HAVING BEEN forced to delay his State of the Union address by a government shutdown that he precipitated, President Trump seemed as though he might never yield the podium once he got his chance Tuesday night. In a speech that reflected endurance if not eloquence, Mr. Trump offered a thin sheen of “unity” over large helpings of the same old polarizing demagoguery.
“We can bridge old divisions, heal old wounds, build new coalitions, forge new solutions,” Mr. Trump declared. If those were truly his goals, he would have committed not to declare a phony state of emergency in order to build his wall against congressional wishes. He would not have recycled at great length his inflammatory and false portrayal of a “tremendous onslaught” of illegal immigrants. He would not have slandered the governor of Virginia as having pledged to “execute” newborn babies, and he would not have made the absurd and nervous-sounding claim that “ridiculous partisan investigations” threaten national prosperity and security.
Mr. Trump fairly saluted the one substantial bipartisan accomplishment of his presidency, passage of criminal-justice reform. He also mentioned areas of possible future bipartisan agreement, such as investing in the country’s roads, rails and airports and lowering prescription drug prices. Yet even in these areas there will be no progress without serious, nitty-gritty legislating and compromise. Wide partisan gaps exist on questions such as how to fund an infrastructure package. Mr. Trump’s inconsistent negotiating style, ignorance of detail, short attention span and maximalist demands make such compromise more difficult. If there is going to be bipartisan accomplishment in this Congress — and, with Democrats now controlling the House, any accomplishment will have to be bipartisan — lawmakers will have to take the lead.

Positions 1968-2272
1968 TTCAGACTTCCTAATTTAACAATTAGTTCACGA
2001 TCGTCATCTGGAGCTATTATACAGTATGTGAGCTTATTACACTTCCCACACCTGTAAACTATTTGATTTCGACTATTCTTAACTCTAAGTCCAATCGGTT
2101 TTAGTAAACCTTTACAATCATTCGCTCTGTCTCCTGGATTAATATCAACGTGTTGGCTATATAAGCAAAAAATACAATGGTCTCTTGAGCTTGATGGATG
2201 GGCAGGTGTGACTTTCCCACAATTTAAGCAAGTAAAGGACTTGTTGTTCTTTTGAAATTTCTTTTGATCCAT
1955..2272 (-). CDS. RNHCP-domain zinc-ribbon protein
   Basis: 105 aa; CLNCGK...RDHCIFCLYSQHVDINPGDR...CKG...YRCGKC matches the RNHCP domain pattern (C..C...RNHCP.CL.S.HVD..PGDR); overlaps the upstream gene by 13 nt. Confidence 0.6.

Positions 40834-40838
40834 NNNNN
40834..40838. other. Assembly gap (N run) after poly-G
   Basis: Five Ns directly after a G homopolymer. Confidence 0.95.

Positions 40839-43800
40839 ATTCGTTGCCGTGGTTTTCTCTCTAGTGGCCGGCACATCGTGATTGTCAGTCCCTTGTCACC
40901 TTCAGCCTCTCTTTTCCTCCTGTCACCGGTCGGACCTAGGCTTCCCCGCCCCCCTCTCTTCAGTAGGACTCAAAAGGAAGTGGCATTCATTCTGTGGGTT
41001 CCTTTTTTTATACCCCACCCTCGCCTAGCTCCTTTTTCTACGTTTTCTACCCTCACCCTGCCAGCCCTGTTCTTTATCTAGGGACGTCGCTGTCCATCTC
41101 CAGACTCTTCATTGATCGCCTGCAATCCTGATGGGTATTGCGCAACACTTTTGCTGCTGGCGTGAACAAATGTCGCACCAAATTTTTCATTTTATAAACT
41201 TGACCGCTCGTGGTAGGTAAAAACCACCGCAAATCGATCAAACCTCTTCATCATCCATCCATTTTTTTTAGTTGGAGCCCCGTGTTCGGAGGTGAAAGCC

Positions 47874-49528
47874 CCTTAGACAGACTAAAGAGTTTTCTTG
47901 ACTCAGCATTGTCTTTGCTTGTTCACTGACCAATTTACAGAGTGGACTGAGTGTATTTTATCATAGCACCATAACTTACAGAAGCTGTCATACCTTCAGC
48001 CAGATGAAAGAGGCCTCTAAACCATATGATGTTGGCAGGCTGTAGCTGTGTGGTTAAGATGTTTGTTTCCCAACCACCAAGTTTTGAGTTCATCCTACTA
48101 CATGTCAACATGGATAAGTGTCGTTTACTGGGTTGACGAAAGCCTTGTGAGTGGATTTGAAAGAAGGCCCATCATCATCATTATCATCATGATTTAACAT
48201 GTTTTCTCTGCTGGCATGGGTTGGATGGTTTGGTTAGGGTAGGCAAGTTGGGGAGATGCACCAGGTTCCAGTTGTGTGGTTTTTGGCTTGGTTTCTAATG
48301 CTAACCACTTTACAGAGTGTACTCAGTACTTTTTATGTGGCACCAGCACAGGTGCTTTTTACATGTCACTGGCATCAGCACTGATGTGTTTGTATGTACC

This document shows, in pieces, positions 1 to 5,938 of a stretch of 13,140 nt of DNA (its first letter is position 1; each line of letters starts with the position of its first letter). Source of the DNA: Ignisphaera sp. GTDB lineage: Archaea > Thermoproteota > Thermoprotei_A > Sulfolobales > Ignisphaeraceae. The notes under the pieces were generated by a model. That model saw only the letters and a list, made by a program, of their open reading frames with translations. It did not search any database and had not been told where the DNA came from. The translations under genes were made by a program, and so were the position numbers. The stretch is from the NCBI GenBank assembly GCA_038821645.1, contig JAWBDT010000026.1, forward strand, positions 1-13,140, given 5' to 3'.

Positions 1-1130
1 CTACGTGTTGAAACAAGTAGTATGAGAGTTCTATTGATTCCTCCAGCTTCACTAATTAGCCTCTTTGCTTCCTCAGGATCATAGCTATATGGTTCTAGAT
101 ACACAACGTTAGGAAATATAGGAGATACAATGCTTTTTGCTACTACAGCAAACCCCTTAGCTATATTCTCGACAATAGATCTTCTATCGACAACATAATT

In fact, Tuesday’s speech underscored the need for lawmakers to reclaim Congress’s prerogative on trade, foreign policy and other key issues from an impetuous, drifting president. Mr. Trump on Tuesday termed “calamitous” the decades of trade policies that in fact have helped produce the quality of life Americans enjoy while spreading prosperity around the globe. His unfounded claims included his insistence that the North American Free Trade Agreement was a “catastrophe,” that the United States would be in a “major war” with North Korea had he not been elected and that Venezuela’s collapse shows why Americans should reject “new calls to adopt socialism in our country.”
Lawmakers should insist on more oversight of the president’s use of national security as pretext to raise trade barriers. They should reaffirm U.S. support for democratic values and human rights, stand up to the encroachments of authoritarian states, defend traditional alliances, and resist a premature withdrawal from the fight against terrorism in Afghanistan and the Middle East.
Congress also could try to make progress on the nation’s greatest challenges, which Mr. Trump neglected in his speech as in his governing. He made no mention of climate change, even as the planet’s prospects grow ever more alarming. He said nothing about rising wealth inequality, which his tax reform exacerbated. Nor did he discuss the country’s rapidly rising debt, which Mr. Trump also has worsened.
If the health of the union is to improve over the coming year, Congress will have to take the initiative.